Sam Jarman, PGA Golf Professional, Coach and Author
English Amateur Finalist 1995. EuroPro Tour Player 2003, 2004 and 2005. PGA South Region and BB&O PGA.
My golfing journey began aged 12, chipping a Top Flite around the back garden.
It would’ve ended six weeks later but for my luckiest golfing break ever.
My mate bet me a packet of Monster Munch that I couldn’t hit a wedge over my parent’s house from the back to the front garden.
Unfortunately, I got a bit nervous (not for the last time in my golfing life) and thinned the ball straight towards the kitchen window.
I was just wondering which of my parents would injure me most seriously – when it hit the 3 inch-wide frame between the two large panes of glass and rebounded back to my feet.
I’ve often said it’s better to be lucky than good.
Growing up, my golfing hero was the legendary Spaniard Severiano Ballesteros. In his prime Seve was probably the most exciting and most naturally gifted player the world has ever seen.
He was my inspiration. I loved the way he charged around the course, playing outrageous shots from impossible positions.
The pleasure he got from the game was obvious.
By the age of 15 I was completely hooked. I stopped playing football and rugby and athletics and just played golf. I took some lessons and gradually improved my swing and my ball striking.
My first handicap was 23 at Bedford and County Golf Club. I got down to scratch by the time I was 18.
I had a strong grip, hit it about 220 yards off the tee with a little fade. My strengths were my confidence and the fact I could get it up and down out of a ball washer.
I represented Bedfordshire at Junior and Colts level. Joining Woburn Golf Club in 1989, I played for BB&O (Berkshire, Buckinghamshire and Oxfordshire) at Full County level. Working at the American Golf Discount Store in Biggleswade, then as a Sales Agent for a number of golf companies including R.D.A Smith, Cape Crest, Rhythm Clothing and Yonex allowed me to play most of the major amateur events including the British Amateur, St Andrews Links and Brabazon Trophies.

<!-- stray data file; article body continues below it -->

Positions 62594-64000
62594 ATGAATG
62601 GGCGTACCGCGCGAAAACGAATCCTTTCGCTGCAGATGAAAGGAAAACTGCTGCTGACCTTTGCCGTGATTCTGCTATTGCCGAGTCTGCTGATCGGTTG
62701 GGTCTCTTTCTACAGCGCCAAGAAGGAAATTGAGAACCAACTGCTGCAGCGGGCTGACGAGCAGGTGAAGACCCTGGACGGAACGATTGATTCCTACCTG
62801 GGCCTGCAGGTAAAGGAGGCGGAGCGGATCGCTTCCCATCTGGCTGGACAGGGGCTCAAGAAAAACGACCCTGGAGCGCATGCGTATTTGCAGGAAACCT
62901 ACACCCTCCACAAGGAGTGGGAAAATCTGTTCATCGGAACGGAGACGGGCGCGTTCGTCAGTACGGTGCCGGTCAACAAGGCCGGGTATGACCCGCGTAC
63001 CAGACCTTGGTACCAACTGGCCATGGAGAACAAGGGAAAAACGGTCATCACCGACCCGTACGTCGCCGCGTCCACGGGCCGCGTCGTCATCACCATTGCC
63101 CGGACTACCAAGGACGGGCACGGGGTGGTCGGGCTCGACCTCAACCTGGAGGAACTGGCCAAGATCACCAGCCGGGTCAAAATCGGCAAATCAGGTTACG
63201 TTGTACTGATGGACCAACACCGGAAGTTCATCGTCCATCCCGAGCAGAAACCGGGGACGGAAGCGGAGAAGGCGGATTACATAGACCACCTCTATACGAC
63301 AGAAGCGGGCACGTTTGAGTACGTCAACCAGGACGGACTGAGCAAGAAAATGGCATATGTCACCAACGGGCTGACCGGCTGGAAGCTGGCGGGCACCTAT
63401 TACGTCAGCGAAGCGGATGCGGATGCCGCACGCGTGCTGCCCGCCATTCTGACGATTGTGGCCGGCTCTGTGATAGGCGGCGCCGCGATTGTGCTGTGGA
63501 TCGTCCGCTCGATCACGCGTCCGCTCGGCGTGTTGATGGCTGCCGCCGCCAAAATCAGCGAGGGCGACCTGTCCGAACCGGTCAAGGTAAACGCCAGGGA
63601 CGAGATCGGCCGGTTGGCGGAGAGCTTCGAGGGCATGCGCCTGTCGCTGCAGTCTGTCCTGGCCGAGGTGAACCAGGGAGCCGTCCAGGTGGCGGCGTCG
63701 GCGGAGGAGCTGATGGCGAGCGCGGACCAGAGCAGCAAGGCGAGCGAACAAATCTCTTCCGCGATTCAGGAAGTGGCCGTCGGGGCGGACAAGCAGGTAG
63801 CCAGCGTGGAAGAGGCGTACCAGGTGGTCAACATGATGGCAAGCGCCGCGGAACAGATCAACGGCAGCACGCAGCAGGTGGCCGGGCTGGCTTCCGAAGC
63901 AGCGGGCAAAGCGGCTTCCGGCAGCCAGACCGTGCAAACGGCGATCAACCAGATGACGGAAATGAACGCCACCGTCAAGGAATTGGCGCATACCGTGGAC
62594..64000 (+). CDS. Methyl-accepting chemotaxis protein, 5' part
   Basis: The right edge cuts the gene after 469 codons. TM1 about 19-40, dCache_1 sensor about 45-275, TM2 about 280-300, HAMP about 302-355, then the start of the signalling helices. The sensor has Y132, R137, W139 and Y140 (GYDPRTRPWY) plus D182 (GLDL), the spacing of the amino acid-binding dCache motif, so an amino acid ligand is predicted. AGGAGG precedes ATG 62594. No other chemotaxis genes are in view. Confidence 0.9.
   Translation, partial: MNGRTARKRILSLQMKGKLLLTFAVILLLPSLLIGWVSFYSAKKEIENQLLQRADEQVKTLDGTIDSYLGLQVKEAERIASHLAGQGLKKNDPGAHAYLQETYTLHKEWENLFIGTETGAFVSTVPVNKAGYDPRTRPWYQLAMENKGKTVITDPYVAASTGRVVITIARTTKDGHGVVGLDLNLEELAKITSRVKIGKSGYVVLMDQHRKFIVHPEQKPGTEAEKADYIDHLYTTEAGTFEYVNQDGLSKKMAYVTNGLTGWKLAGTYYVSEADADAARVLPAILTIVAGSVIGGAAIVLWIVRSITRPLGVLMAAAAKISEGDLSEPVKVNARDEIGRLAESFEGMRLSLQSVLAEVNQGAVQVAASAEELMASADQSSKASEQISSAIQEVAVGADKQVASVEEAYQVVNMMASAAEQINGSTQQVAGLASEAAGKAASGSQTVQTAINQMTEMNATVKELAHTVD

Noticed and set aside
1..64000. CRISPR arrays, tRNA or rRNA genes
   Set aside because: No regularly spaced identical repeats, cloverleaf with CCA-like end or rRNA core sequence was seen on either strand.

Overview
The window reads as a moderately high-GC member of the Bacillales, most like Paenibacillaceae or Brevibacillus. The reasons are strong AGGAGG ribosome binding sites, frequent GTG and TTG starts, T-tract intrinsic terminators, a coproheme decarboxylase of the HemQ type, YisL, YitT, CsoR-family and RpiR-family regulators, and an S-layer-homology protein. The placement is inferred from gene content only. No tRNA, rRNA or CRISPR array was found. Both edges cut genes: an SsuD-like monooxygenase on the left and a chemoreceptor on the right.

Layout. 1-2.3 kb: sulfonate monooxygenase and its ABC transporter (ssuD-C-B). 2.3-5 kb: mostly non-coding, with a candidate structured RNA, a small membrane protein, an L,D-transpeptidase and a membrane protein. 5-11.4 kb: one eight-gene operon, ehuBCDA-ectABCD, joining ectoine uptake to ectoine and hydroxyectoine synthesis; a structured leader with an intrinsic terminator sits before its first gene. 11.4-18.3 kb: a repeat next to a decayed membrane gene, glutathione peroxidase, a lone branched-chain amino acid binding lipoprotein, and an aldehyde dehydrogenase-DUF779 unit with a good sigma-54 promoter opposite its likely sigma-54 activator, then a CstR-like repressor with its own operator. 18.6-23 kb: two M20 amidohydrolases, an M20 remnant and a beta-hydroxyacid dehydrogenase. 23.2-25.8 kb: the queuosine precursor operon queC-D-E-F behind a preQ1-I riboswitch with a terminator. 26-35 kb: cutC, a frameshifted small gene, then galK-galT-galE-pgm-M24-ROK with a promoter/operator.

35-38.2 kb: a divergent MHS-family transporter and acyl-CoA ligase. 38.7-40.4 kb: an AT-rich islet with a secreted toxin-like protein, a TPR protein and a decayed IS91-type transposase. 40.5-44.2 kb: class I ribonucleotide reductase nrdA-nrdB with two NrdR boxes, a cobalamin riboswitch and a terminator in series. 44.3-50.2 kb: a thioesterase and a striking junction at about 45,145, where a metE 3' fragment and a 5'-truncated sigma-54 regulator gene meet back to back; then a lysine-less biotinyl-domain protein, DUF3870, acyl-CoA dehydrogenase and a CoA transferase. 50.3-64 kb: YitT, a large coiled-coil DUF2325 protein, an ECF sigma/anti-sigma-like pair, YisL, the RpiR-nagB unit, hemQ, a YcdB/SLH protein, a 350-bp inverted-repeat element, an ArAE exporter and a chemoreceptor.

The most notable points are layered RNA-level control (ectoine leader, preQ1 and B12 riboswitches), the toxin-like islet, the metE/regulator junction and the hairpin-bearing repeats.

The highlight of my Amateur career was reaching the Final of the English Amateur Championship at Hunstanton in 1995. The Final was an anticlimax. I got spanked by Mark Foster (now a winner on the European Tour), losing 6 and 5. Despite the loss, the EGU gave me the opportunity to play for England in a tournament in Greece in September 1995.
I spent the next three years trying to find 40 yards off the tee and to avoid getting a proper job. I turned professional in 1998 and got a card to play the Australian Tour in October. I returned to the UK in the spring of 1999 to play on the various Mini Tours which were becoming established.
The tournaments were basically big sweepstakes where all the players put in the prize money, and the top half dozen and the tournament organisers kept most of it.
A back injury saved me from the poorhouse, but put me out of the game for two years. I helped set up the EuroPro Tour in 2000, before taking a sales role with legal software firm FWBS Ltd. Recovery from injury and an aversion to money prompted me to start playing again in 2002.
I played full seasons on the EuroPro Tour in 2003, 2004 and 2005, during which I managed a few top ten finishes.
Over the years of playing and teaching, I have been intrigued by two questions which I know most golfers have wrestled with at times.
How come I love the game some days, and really don’t enjoy it on others, regardless of how well I play.
Secondly, why do I play well one day, but nowhere near as well the next, when my swing and putting stroke look and feel exactly the same?
It might come as a surprise to learn that the answers to these questions can be found in the same understanding. Funnily enough, it has nothing to do with how you swing the golf club, what your putting stroke looks like or what your ball flight data looks like.
I have spent the past 8 years learning about how a golfers mind really works. It has helped me play better and made the game fun again.
It has helped me improve my golf swing, short game and putting.
And it has helped me help other golfers make significant improvements in their games, and have more fun and play better as a result.
I look forward to spending many more years doing the same.
Away from golf I also work with rugby players, footballers, cricketers, businesses and individuals helping them learn about the same understanding I share with golfers.
When I’m not working, I enjoy fly fishing, reading, cooking, skiing, playing cards and relaxing with friends.